Like all humans, the Native peoples of the Plains observed the sky, particularly the night sky, and created astronomies. Scholars have used three general methods to describe and understand pre-European astronomies in North America: an examination of myth; archeological data, including astronomical artifacts; and detailed ethnographic and historic studies of specific peoples.
In Blackfoot myth, for example, the Pleiades were small boys who became stars when their parents would not give them yellow buffalo calf robes. Very young calves have yellow hides in May or June, when the Pleiades are not visible, but become dark around September when the Pleiades reappear.
Archeology was used by Waldo Wedel to identify astronomies, when he proposed that "council circles" in central Kansas might be solstice registers. These types of data include the well-known medicine wheels, including Wyoming's Big Horn Medicine Wheel. Such sites are also common in the Northern Great Plains and the Prairie Provinces. The most important is the Moose Mountain Medicine Wheel in Saskatchewan, which is aligned to the summer solstice sunrise. Nearby, others mark the rising of the major summer stars: Aldebaran, Rigel, and Sirius.
One of the most important astronomical artifacts is the Skiri Pawnee star chart, drawn on a buffalo scalp and associated with the Big Black Meteoric Star bundle and ceremony. This star is associated with the northeast star pillar position and the color black. It has been proposed that its position is a point north of the celestial pole, a definite black spot in the heavens. The chart seems to be a pictograph of the night sky with key stars and constellations recorded.
Von Del Chamberlain's elegant analysis of the cosmology of the Pawnees is one of the most brilliant ethnographic studies of Native American astronomy. Chamberlain identifies major constellations in Pawnee astronomy, pointing out that they structured the world around the four cardinal, and especially semicardinal, positions. Morning and Evening Stars are associated with the east and west, and there are North and South Stars and four star pillar positions: the Northeast, Northwest, Southwest, and Southeast. Identifying the particular stars in the heavens with these positions is difficult, but one association is clear: Polaris is the North Star. Chamberlain outlines the problems of identifying the Morning and Evening Stars with the planets, but he settles on Mars and Venus, respectively. The sun and moon are also linked: the Sun is Morning Star's younger brother and the Moon is Evening Star's little sister. The semicardinal positions– the star pillars holding up the earth lodge roof and cosmologically the universe. have several interpretations, including that they refer to no celestial bodies. One view sees them linked to planets: Mercury (red) to the Southeast, Saturn (yellow) to the Northwest, and Jupiter (white) to the Southwest. Northeast is a problem, because its color is black and there is no black star. Another view sees them as the stars along the ecliptic, representing Spica (Southwest), Antares (Southeast), Aldebaran (Northwest), and Regulus (Northeast). A final interpretation has them as the brightest stars: Capella (Northwest), Sirius (Southwest), Vega (Northeast), and Antares (Southeast).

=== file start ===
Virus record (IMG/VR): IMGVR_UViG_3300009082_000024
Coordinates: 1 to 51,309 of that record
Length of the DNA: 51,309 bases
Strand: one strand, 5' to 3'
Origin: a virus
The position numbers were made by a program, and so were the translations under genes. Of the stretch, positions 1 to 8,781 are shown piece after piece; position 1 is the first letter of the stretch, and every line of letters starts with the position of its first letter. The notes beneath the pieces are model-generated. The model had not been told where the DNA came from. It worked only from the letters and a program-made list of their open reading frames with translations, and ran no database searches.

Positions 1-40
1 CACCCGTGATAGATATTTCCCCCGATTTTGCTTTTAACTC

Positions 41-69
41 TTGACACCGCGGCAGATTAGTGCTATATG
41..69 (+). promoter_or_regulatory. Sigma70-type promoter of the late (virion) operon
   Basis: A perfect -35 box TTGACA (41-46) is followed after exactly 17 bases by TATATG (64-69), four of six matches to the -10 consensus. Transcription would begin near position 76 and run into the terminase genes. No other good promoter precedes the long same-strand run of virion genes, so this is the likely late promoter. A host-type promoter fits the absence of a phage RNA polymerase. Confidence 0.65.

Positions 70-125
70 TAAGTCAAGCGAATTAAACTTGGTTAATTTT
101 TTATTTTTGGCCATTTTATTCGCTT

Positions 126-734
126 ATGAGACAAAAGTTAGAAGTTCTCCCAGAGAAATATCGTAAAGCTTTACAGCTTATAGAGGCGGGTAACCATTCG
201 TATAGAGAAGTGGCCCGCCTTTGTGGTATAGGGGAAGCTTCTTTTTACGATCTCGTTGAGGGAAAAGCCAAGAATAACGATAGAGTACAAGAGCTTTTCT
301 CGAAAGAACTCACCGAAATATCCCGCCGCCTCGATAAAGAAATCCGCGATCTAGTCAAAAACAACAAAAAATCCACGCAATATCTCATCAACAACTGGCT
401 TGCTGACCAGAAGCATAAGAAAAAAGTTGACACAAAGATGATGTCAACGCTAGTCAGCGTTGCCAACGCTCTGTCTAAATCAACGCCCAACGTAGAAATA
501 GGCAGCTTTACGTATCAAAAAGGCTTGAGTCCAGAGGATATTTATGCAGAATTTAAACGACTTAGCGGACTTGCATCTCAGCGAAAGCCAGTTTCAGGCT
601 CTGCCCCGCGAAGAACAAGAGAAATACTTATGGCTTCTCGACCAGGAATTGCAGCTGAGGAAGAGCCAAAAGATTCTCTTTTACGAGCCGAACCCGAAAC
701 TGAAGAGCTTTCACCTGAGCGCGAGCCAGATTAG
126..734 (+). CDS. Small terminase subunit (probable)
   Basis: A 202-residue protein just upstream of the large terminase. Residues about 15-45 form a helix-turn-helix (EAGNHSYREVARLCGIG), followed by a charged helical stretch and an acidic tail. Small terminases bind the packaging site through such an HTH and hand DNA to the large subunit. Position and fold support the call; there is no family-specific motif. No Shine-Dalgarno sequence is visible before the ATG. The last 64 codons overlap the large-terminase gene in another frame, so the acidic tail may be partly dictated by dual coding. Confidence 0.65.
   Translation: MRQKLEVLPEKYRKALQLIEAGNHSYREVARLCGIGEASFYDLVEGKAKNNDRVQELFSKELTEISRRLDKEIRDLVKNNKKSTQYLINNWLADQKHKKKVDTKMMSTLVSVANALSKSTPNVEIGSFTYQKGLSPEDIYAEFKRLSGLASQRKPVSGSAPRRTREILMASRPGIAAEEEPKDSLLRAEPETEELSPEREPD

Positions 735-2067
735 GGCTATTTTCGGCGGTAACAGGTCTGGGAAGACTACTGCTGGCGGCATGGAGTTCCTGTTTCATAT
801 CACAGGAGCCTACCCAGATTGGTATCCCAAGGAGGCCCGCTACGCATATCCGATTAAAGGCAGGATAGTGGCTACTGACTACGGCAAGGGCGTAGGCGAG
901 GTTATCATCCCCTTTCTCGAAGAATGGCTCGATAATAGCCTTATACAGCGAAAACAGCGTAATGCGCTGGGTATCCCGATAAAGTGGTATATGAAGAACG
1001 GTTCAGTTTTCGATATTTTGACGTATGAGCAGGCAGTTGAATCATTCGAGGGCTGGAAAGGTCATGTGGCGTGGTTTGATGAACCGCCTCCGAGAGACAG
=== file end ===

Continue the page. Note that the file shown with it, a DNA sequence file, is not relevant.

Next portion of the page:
Patricia J. O'Brien Kansas State University
Chamberlain, Von Del. When Stars Came Down to Earth. Los Altos CA: Ballena Press, 1982.
Wedel, Waldo R. "The Council Circles of Central Kansas: Were They Solstice Registers?" American Antiquity 32 (1967): 54–63.
Wilson, M. N. "Blackfoot Star Myths—The Pleiades." The American Antiquarian 15 (1893): 149–50.